Saturday, May 15, 2010

Indian spicy breakfast !!

The complimentary breakfast buffet that came with the hotel room we
recently stayed in turned our thoughts to the wonderful dishes
traditionally eaten in the morning. They are fast fading from memory
but the buffet can't be blamed. The buffet tries to provide guests
with choice – throwing in poori-bhaji; idli-vada-sambar and stuffed
paratha and dahi. At times, eggs to order are forced to compete with
uttapam. But the desi nashta or traditional breakfast declined when
the foods of the colonials – buttered toast with jam and masala
omelettes – became popular. Vegetarians resisted the cereal (read
cornflakes) but not for long. As children in Uttarakhand, half a
century ago, we often feasted on dahi-jalebi. That was in Bhowali. In
Almora or Nainital, milk was substituted for curds.

The home cooked
stuff ranged from cheela (lentil pancakes) to daliya (porridge) both
sweet and salted. The staple was phulka subzee. Travel opened our eyes
to regional specialties. In Lucknow it was nahari-kulcha and in
Hyderabad, tradition prescribed khichadi-keema.

In the literal heart
of India, in the Malwa-Maharashtra belt, poha or pounded rice flakes
reigned supreme. Sabudana vada and khichadi provided variety. Shops in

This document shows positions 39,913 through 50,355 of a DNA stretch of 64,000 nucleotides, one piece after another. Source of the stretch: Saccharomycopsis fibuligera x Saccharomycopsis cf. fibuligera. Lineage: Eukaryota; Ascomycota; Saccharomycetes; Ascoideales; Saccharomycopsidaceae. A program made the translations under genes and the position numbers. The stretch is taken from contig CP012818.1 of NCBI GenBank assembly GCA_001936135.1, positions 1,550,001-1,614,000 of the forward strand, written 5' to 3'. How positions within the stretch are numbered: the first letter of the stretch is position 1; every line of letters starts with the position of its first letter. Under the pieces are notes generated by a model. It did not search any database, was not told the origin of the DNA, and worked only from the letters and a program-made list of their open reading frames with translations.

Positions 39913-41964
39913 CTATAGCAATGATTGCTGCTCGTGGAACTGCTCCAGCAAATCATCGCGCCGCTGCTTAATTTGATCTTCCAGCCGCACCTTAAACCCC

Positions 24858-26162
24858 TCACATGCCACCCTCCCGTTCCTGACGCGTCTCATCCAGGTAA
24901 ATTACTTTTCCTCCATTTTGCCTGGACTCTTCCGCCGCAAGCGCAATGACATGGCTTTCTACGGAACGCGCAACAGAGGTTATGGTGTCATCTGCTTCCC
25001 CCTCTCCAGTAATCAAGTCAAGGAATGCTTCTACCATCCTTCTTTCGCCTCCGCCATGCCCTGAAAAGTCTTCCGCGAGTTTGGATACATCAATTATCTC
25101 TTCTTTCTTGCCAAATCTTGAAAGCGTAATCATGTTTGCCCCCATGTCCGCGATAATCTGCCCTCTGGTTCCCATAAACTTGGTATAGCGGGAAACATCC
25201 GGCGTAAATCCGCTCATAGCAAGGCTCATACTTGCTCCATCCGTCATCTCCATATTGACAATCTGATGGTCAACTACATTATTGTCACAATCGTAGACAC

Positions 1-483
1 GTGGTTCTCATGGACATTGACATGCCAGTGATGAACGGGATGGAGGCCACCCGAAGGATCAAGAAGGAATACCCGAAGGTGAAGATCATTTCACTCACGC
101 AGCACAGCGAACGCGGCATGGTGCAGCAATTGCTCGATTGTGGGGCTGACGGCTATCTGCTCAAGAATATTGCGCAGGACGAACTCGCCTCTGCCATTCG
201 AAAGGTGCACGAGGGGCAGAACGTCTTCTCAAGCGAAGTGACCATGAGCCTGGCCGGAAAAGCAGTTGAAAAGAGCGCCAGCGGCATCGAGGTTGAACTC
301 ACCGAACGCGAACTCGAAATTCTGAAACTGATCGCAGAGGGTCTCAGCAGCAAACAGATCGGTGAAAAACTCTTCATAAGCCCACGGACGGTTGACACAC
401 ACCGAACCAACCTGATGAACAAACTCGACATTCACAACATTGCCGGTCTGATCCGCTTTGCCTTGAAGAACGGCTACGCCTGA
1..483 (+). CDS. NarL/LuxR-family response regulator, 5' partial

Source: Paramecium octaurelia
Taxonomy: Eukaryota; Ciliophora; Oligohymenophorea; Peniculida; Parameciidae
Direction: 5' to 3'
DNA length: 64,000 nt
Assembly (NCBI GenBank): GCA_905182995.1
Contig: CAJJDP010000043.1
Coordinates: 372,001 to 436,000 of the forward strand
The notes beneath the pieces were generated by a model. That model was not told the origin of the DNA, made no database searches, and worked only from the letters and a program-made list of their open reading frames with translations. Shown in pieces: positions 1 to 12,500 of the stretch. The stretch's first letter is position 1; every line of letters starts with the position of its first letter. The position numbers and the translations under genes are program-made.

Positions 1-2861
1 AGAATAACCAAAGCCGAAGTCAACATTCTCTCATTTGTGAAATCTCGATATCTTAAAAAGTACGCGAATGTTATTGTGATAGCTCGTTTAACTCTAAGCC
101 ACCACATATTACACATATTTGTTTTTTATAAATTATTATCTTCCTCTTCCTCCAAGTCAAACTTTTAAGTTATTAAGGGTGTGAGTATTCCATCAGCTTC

small towns in the Hindi heartland did brisk business in
khasta-kachori. In the countryside, it was the no frills but filling
and nourishing sattu (parched gram or barley) flavoured with salt and
green chillies. The sattu would be mixed with water to make it easier
to eat. In Bengal and Orissa, pantha bhat (left over fermented rice)
was a light morning meal. Down South, dosa – plain, not masala – or
upama would partner with filter coffee. One could go on salivating in
this vein but some of my best memories are of an exceptional
bedavin-puri breakfast at a small eatery in Modinagar next to the
police station. It cost Rs 25 and gave us three puffed bedavin, deep
fried in pure ghee but brought to us bone dry without a trace of
artery clogging fat. This was accompanied by two small portions of alu
(potatoes sans onion and garlic in thick gravy) and sitaphal ki sabzi
(sweet and sour tangy green, not yellow dry pumpkin) along with bitter
and pungent methi chutney. It was a beautifully balanced meal because
it included all six basic tastes. Other satisfying desi breakfasts
include the bedavi from Chachi in Varanasi just a stone's throw from
the gates of BHU. Similarly, Chiman Lal in Agra has an enviable
reputation based on extra crisp bread fashioned by rolling two discs
of puri together before they are fried. Old-timers in Lucknow vouch
for the Kabarwale ki puri, fried in oil, not ghee. They beat the
buffet by an easy margin. Article from TOI


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